‘Full Self-Driving’ Tesla Nearly Hits Biker Seconds After YouTuber Trumpets Beta Safety
Some feel compelled to defend the indefensible.
It's no secret that fans of Tesla always stand at the ready to defend the company and its technology, regardless of the situation. A particularly painful video from Tesla pundits who almost hit a cyclist shows just how dangerous this attitude can be, as the driver lunges for the wheel to avoid a crash seconds after his passenger extolls the safety of of its "Full Self-Driving" beta software.
"We're doing an FSD Beta drive in San Francisco where they say the software's the best," says Galileo Russell, posting the video this YouTube channel named Hyperchange. In the passenger seat sits Omar, also known as @WholeMarsBlog on Twitter, who runs an EV news channel of his own. As they drive through the city, the duo discuss the recent issue of Tesla's driving software engaging in illegal rolling stops, and gush over how well the system handles the busy streets downtown.
The pair are paying relatively close attention during the drive, given the point is to evaluate version 10.9 of Tesla's FSD Beta. What happens next goes down with the perfect timing of a well-written comedy sketch.
"With the software update, you can actually make thousands of people drive safer, just with a software update overnight." says Omar. Russell begins to respond, replying "Wow, that's actually, that's actually hell..." before lunging for the wheel as the car begins veering dangerously towards a cyclist riding along the road.
The intervention comes quickly enough that Russell manages to miss the cyclist, followed by an exhortation of swear words and laughter. "Are we gonna have to cut that!?" asks Russell, quickly exclaiming "It wouldn't have hit him! It definitely wouldn't have hit him!"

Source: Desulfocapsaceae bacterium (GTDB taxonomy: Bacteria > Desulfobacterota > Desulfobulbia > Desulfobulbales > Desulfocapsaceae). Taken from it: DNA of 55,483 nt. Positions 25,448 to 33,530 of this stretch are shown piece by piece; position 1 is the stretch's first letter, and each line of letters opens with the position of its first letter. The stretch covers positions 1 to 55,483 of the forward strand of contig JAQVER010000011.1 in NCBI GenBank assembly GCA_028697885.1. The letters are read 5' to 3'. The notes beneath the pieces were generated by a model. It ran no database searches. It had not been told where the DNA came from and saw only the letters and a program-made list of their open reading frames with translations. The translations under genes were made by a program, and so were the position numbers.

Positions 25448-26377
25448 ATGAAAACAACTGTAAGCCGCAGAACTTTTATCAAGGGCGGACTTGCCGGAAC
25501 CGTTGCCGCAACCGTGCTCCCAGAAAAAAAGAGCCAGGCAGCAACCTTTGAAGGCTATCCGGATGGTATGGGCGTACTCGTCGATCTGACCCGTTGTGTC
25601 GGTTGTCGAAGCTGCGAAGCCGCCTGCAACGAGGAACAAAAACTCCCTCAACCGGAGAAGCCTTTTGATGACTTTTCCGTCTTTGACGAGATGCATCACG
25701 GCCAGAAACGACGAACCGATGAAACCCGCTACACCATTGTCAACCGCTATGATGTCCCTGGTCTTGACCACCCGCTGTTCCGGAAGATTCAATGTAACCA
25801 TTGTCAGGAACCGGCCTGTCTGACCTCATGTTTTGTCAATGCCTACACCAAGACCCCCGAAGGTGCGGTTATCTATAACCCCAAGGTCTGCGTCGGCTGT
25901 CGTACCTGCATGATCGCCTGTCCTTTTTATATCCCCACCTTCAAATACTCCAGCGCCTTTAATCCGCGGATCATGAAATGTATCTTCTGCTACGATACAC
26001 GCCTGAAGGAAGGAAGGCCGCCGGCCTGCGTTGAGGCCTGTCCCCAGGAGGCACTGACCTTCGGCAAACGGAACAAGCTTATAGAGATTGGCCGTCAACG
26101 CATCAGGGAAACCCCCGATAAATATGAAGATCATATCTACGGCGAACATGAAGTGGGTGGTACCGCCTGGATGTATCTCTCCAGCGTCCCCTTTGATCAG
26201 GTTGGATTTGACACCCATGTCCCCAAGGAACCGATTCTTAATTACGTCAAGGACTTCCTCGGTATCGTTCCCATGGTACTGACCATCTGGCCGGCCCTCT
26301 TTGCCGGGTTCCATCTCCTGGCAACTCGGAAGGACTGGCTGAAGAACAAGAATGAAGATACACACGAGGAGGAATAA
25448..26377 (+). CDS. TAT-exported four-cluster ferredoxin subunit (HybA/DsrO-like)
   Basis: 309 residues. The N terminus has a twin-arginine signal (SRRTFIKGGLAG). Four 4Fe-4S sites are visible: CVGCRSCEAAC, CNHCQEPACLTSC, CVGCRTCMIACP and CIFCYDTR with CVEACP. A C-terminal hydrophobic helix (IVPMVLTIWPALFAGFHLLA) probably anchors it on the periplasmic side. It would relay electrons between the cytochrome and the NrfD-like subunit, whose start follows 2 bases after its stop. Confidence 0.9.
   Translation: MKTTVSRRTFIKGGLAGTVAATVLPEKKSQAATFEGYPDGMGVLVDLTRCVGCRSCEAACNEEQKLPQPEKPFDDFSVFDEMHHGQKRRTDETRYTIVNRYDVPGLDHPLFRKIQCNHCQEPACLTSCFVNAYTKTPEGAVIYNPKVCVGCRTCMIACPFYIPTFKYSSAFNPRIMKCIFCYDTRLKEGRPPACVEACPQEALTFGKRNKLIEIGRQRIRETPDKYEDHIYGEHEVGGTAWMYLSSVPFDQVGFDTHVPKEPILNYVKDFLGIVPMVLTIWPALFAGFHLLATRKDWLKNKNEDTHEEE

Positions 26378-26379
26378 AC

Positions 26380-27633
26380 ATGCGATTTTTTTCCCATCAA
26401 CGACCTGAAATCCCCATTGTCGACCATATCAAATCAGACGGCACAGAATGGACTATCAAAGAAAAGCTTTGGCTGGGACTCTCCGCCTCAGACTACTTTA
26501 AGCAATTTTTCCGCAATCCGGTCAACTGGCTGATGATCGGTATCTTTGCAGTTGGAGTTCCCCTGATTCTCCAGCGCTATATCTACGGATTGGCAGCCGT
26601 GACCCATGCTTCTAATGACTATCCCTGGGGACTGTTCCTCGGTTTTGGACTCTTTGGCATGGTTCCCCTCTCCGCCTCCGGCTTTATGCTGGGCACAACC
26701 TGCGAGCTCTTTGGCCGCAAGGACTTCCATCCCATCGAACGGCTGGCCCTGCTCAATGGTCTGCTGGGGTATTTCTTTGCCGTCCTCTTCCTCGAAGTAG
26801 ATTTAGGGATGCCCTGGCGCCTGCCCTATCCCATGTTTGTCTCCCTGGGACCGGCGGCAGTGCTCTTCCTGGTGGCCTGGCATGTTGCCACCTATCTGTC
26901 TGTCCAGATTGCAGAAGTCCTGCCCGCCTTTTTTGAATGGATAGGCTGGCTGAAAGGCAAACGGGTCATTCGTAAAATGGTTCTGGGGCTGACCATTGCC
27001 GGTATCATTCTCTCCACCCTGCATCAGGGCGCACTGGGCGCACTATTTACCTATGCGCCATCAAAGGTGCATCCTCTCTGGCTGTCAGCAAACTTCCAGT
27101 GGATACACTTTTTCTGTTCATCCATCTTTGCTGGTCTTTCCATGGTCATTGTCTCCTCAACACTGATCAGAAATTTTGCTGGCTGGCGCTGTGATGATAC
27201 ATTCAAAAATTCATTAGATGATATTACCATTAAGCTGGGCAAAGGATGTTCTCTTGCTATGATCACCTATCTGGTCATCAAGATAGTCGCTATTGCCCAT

Continuing down the road, the duo try to rationalize, minimize, and explain away what happened. "I mean, that's what you're supposed to do.' says Omar, downplaying the incident. "Yeah, that was like, fine," Russel concurs, later adding "We didn't get that close."
Omar's opinion is that such things are expected, stating that "It's shocking to people because it's new, that something like that would happen, but the system functioned exactly as designed... This is normal." Meanwhile, Russell points out that "You're constantly making your car avoid hitting a biker on human pilot... but then you're surprised that you're doing it for one second while on FSD Beta." It seems to ignore the fact that most human drivers don't usually find themselves suddenly aiming their vehicles directly at innocent cyclists.
One suspects the Tesla fans doth protest too much. If the incident was indeed such a minor, normal occurrence, it would not have led to gasps, swearing, nor several minutes of effusive justification for what just happened.
With crashes piling up and federal regulators investigating, Tesla regularly faces allegations that it is putting motorists at risk with technology that isn't safe enough for public use. Recent studies suggest that Tesla may not be accurately representing the system's safety credentials, too. Videos like this one support that case; had the pair not been paying such close attention, this incident could easily have caused serious injuries.
Regardless, Tesla fans have proven time and again in the face of such evidence that they are willing to go to the mat for the company. Omar himself has form in this area, seemingly struggling with the basic laws of physics when he recently claimed that Tesla's software did not run stop signs while simultaneously admitting the car does not actually come to halt with a recent version of the FSD Beta. 2 mph is 1 mph is 0 mph if you're committed to the cause, it seems.
This post-truth ethos is becoming pervasive, where fans of the company will blindly argue against even the slightest criticism. It's a major problem, as it's impossible to deal with problems in a society that refuses to acknowledge they exist. The situation is only worsened when people take active measures to deny, obfuscate, or confuse the matter entirely.
Many automotive commentators will openly discuss the benefits of Tesla vehicles, from long ranges on a single charge to the devastating performance of the Model S Plaid. However, these journalists are routinely flamed and abused online as soon as they go as far as recognizing the company's struggles with quality control and mechanical issues.
The fact of the matter is that, like any automaker, Tesla has good points and bad. In some regards, it has more bad than some of its competitors, and it's self-driving technology raises very real concerns with much of the driving public. Acknowledging this isn't a political standpoint or proof of some kind of playground beef. It's simply reporting on what's going on in the world.
When personal and political identity determines what we believe, rather than the observations we make of the world around us, dialogue is fruitless and progress is out of the question. It's a lesson that's handy to keep in mind when reading any news story.